This CLEER Supercluster will transform the mining sector’s productivity, performance, and global competitiveness by harnessing innovation across the ecosystem to tackle global challenges of water, energy, and environmental footprint, with bold targets of 50% reductions in each area by 2027. Continue Reading →

Robots Will Run Mines Within the Next Decade, Anglo Says – by Thomas Wilson (Bloomberg News – November 29, 2017)

https://www.bloomberg.com/

Some mines in the next decade will run without humans and instead rely on robots, virtual models and sensors, according to Anglo American Plc.

Anglo is betting on technology, such as computerized drills with “chiseling ability as good as a human” to increase productivity, cut costs and reduce environmental impact, Tony O’Neill, technical director at Anglo, said at the Mines and Money conference in London.

“The industry that everybody currently knows will be unrecognizable” in five to seven years, O’Neill said. With mining processes automated, Anglo’s “employee of the future” will only need to focus on managing the company’s relations with governments and communities that live near its mines, he said. Continue Reading →

Battery tech is the new gold for Kirkland Lake – Ian Ross (Northern Ontario Business – November 2, 2017)

https://www.northernontariobusiness.com/

California’s Artisan Vehicle Systems chooses northeast town for Canadian assembly, R & D hub

A leading edge California manufacturer of battery-powered underground mining vehicles is putting down roots in Kirkland Lake.

Artisan Vehicle Systems announced Oct. 31 that it’s building a 60,000-square-foot Canadian headquarters featuring a service centre, vehicle assembly shop, and product research facility in the northeastern Ontario gold mining town to be closest to its biggest customer, Kirkland Lake Gold.

The company is talking about creating 60 jobs over the next two years as they put shovels in the ground within a year-and-a-half to build a state-of-the-art “Centre of Excellence” in the Archer Drive business park. Continue Reading →

Biggest Miner Tracking Trucker Brain Waves in Technology Race – by David Stringer (Bloomberg News – November 1, 2017)

https://www.bloomberg.com/

Truck drivers employed by the world’s biggest mining company are wearing baseball caps and hard helmets with sensors mounted inside to track their brain waves so they can get early warnings of fatigue and cut accidents.

BHP Billiton Ltd. has deployed the technology for 150 trucks at the Escondida copper mine it operates in Chile as part of efforts to boost safety, Chief Technology Officer Diane Jurgens told reporters Wednesday on the sidelines of a mining forum in Melbourne.

The company intends to adopt the method at other sites globally, including its giant iron ore mines in Australia, she said. Continue Reading →

Barrick’s Digital Reinvention Takes Shape in a Nevada Desert – by Danielle Bochove (Bloomberg News – October 30, 2017)

https://www.bloomberg.com/

Elko, Nevada is no Silicon Valley. A recent front-page story in the local paper hailed inductees to the Buckaroo Hall of Fame, a nod to the town’s cowboy past. Inside, a full-page spread detailed the aspirations of the kids vying for homecoming king and queen.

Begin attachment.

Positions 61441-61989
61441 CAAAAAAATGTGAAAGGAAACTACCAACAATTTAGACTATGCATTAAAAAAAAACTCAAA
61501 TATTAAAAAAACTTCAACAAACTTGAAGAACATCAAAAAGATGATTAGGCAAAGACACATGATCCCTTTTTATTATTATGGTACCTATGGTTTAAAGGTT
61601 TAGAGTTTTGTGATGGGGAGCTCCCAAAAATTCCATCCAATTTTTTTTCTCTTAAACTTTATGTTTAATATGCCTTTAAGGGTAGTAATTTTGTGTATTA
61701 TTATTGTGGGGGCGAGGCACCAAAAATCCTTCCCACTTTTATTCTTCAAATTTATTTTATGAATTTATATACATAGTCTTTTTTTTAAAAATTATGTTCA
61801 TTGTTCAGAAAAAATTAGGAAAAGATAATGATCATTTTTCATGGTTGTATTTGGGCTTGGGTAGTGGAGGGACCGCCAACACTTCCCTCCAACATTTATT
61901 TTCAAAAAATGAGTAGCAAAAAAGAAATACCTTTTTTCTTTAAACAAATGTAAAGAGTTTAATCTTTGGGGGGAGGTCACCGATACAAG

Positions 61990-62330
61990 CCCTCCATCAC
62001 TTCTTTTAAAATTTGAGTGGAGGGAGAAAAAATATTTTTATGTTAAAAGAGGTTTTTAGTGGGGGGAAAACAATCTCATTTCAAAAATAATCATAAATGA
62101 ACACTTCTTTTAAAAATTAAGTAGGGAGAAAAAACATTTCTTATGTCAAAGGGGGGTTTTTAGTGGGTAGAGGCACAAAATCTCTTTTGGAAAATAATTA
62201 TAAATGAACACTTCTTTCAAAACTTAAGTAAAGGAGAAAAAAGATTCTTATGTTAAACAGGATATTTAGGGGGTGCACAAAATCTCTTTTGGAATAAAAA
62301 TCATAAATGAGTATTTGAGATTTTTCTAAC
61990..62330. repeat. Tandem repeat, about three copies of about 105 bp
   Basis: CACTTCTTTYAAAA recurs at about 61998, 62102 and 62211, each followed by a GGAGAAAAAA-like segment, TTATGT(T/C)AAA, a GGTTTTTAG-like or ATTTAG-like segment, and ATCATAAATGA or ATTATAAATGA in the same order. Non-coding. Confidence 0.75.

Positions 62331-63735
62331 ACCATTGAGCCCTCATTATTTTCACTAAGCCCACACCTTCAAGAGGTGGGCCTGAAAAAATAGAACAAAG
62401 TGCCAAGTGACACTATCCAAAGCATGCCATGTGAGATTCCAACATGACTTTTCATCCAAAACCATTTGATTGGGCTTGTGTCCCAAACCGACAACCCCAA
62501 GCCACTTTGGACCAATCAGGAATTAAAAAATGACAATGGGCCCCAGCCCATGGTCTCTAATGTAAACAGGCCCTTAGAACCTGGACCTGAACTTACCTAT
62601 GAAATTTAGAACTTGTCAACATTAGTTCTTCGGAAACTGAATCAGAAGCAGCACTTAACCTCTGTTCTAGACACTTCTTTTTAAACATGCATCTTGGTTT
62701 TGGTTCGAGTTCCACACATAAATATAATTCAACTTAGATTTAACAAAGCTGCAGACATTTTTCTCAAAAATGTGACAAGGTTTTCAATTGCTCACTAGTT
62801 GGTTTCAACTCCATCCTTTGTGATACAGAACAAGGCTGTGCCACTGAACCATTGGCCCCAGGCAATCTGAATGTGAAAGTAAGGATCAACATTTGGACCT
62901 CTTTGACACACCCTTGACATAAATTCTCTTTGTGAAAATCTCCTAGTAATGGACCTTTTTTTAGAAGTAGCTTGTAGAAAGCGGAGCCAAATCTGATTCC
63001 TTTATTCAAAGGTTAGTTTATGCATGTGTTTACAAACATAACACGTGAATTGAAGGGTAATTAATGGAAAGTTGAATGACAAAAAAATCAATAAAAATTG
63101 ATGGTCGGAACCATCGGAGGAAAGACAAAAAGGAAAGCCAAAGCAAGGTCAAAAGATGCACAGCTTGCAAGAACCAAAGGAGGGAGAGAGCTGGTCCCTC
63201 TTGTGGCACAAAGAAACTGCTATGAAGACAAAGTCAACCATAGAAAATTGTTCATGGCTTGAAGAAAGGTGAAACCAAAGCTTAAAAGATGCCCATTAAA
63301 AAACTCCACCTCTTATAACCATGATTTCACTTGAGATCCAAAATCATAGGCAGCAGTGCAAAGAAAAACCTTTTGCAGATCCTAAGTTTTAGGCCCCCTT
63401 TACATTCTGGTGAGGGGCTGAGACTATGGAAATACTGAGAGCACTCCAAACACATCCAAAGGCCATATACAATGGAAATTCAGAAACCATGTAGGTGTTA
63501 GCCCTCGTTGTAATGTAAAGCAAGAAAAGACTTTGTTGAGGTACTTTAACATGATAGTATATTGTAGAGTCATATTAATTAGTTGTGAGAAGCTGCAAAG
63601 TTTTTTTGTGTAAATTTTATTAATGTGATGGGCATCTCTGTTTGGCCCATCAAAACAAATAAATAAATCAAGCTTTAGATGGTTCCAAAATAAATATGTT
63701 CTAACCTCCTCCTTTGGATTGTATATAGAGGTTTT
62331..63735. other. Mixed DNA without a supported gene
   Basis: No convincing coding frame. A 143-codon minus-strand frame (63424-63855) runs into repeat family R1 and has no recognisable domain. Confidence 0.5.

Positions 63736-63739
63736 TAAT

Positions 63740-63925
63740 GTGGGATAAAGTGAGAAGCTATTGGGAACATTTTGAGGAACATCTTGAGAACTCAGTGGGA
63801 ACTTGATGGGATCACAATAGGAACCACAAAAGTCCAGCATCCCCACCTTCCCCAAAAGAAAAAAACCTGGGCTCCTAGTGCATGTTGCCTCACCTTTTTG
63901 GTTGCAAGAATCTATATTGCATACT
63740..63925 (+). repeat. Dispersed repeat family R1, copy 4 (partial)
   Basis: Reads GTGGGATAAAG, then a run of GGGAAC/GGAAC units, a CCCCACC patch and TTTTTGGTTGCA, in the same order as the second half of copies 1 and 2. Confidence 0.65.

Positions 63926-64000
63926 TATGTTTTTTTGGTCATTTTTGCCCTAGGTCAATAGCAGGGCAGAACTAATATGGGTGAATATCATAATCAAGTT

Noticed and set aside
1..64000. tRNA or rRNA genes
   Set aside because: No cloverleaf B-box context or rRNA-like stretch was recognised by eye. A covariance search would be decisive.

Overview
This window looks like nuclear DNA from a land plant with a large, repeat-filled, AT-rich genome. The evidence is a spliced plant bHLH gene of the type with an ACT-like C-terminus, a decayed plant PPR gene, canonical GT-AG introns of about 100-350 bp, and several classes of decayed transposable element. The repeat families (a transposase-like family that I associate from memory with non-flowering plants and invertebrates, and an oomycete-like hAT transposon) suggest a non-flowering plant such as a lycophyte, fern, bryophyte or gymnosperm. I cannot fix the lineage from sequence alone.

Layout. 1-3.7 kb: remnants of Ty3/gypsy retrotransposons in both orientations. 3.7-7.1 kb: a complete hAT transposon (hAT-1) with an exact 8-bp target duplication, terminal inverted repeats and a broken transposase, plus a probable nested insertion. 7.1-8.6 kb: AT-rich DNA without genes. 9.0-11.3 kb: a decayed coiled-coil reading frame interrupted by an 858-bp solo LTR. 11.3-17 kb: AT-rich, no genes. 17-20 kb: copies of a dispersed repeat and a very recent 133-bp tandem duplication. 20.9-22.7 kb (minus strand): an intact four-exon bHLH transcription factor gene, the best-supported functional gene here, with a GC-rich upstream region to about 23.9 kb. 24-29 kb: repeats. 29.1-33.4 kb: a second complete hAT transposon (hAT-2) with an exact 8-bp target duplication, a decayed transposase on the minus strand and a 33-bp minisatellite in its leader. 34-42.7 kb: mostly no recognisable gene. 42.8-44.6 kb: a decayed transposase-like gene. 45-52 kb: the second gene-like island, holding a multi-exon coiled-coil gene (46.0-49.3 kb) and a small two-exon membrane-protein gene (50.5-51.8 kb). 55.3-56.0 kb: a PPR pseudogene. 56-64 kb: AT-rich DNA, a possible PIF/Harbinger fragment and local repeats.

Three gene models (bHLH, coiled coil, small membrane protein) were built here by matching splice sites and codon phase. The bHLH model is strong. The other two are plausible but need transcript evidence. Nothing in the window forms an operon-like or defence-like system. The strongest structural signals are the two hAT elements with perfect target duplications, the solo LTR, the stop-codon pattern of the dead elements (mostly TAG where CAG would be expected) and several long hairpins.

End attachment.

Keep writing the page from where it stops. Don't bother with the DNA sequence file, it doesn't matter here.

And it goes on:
Yet it’s here, in an unremarkable warehouse in the foothills of the Ruby Mountains, that Barrick Gold Corp. has created an in-house coding hub to design software for its nearby Cortez operation — one step in its plan to use technology to revolutionize the business.

From underground WiFi to sensors that track the output of every miner, it’s all part of what Cisco Systems Inc. Executive Chairman John Chambers calls an “audacious goal” by his Barrick counterpart John Thornton to drag gold mining into the 21st century. Continue Reading →

World Mining Competition testing the mettle of students in Saskatoon – by Alicia Bridges (CBC News Saskatoon – October 29, 2017)

http://www.cbc.ca/news/canada/saskatoon/

Mining engineer Sydney Miller had never met the students on her four-person team before the World Mining Competition started in Saskatoon on Friday. Within 36 hours, the group had developed a complex mining strategy in response to a detailed question in a 26-page case study.

On Sunday, the multi-disciplinary teams of business, engineering and geology students from around the world each got the chance to present those strategies to a panel of judges.

Speaking shortly after her team’s presentation in the preliminary round, Miller said it had been a sleep-depriving and challenging weekend so far. “We had to learn each other’s strengths and weaknesses and set up the case accordingly to where we thrive,” she said. Continue Reading →

Seismic testing to uncover mineral potential in resource-rich regions – by Angela Gemmill (CBC News Sudbury – October 24, 2017)

http://www.cbc.ca/news/canada/sudbury/

Laurentian University conducting 7-year, $104-million study into structures in earth’s crust

The large trucks seen recently along major roadways in Sudbury are conducting seismic testing. It’s all part of a major research project by Laurentian University.